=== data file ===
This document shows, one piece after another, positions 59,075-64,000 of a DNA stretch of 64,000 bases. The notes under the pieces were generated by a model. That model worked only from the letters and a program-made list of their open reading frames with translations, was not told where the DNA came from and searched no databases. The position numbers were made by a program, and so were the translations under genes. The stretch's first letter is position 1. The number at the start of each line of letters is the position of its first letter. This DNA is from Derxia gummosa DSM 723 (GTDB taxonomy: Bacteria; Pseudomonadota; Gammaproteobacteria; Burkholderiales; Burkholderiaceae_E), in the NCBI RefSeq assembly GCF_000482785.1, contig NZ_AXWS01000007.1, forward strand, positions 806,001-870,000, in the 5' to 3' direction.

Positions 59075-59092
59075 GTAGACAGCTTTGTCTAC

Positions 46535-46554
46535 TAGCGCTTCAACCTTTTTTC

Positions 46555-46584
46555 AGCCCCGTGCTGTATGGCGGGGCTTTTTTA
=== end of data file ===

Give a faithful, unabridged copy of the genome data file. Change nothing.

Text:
This document shows, one piece after another, positions 59,075-64,000 of a DNA stretch of 64,000 bases. The notes under the pieces were generated by a model. That model worked only from the letters and a program-made list of their open reading frames with translations, was not told where the DNA came from and searched no databases. The position numbers were made by a program, and so were the translations under genes. The stretch's first letter is position 1. The number at the start of each line of letters is the position of its first letter. This DNA is from Derxia gummosa DSM 723 (GTDB taxonomy: Bacteria; Pseudomonadota; Gammaproteobacteria; Burkholderiales; Burkholderiaceae_E), in the NCBI RefSeq assembly GCF_000482785.1, contig NZ_AXWS01000007.1, forward strand, positions 806,001-870,000, in the 5' to 3' direction.

Positions 59075-59092
59075 GTAGACAGCTTTGTCTAC

Positions 46535-46554
46535 TAGCGCTTCAACCTTTTTTC

Positions 46555-46584
46555 AGCCCCGTGCTGTATGGCGGGGCTTTTTTA